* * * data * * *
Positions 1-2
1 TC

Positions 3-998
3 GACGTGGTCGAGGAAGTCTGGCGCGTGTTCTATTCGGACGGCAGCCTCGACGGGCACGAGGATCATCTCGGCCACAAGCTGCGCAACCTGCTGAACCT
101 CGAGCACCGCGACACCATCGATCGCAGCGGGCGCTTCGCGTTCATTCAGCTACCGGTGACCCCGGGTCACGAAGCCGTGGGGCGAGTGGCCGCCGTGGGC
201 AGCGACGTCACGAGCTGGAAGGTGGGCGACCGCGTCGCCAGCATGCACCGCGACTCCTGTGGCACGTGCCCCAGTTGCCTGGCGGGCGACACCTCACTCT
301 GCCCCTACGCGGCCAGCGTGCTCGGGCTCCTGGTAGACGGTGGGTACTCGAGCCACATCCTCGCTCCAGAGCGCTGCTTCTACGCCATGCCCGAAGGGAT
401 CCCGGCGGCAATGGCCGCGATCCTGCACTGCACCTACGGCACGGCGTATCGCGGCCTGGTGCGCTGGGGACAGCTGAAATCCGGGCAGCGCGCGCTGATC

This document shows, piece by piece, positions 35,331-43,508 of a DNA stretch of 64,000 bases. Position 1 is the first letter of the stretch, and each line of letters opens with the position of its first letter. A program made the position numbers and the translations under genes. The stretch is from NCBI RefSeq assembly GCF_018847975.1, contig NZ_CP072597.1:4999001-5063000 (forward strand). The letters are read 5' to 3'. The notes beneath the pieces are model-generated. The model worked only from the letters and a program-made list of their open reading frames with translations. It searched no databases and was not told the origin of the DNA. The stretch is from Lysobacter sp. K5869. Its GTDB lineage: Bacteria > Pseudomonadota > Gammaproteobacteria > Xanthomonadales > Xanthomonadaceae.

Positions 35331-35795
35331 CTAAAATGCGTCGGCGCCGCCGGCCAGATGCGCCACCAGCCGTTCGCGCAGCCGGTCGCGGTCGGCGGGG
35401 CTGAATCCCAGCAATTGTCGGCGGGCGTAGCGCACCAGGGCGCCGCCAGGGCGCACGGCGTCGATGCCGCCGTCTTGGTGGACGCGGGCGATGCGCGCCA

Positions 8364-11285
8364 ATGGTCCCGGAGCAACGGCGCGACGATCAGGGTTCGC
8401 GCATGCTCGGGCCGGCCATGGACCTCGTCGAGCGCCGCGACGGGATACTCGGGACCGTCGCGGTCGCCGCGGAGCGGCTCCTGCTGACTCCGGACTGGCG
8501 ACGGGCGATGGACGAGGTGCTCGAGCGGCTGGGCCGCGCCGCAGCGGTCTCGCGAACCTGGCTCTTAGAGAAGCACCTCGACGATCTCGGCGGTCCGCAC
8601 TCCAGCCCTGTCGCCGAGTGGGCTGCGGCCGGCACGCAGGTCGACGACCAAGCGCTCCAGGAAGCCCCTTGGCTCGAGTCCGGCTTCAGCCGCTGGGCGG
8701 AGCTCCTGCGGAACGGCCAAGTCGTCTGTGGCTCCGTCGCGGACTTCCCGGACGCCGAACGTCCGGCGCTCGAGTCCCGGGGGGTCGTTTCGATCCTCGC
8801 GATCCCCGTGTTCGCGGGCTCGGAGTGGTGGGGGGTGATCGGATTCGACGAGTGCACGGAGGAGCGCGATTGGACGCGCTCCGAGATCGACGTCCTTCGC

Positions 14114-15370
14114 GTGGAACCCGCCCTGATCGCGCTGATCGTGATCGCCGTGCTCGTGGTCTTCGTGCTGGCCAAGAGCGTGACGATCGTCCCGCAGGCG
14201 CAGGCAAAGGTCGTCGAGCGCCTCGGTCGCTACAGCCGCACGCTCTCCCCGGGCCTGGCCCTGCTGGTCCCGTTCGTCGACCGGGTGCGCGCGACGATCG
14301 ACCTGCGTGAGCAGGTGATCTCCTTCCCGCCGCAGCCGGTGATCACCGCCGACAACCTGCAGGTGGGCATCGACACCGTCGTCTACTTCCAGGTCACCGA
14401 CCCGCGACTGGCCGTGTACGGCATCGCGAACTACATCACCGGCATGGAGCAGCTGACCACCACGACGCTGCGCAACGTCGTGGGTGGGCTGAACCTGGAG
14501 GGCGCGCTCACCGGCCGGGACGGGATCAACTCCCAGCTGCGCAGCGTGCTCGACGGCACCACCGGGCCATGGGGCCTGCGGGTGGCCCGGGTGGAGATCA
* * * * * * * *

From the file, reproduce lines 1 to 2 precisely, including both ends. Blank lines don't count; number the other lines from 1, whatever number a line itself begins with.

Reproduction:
Positions 1-2
1 TC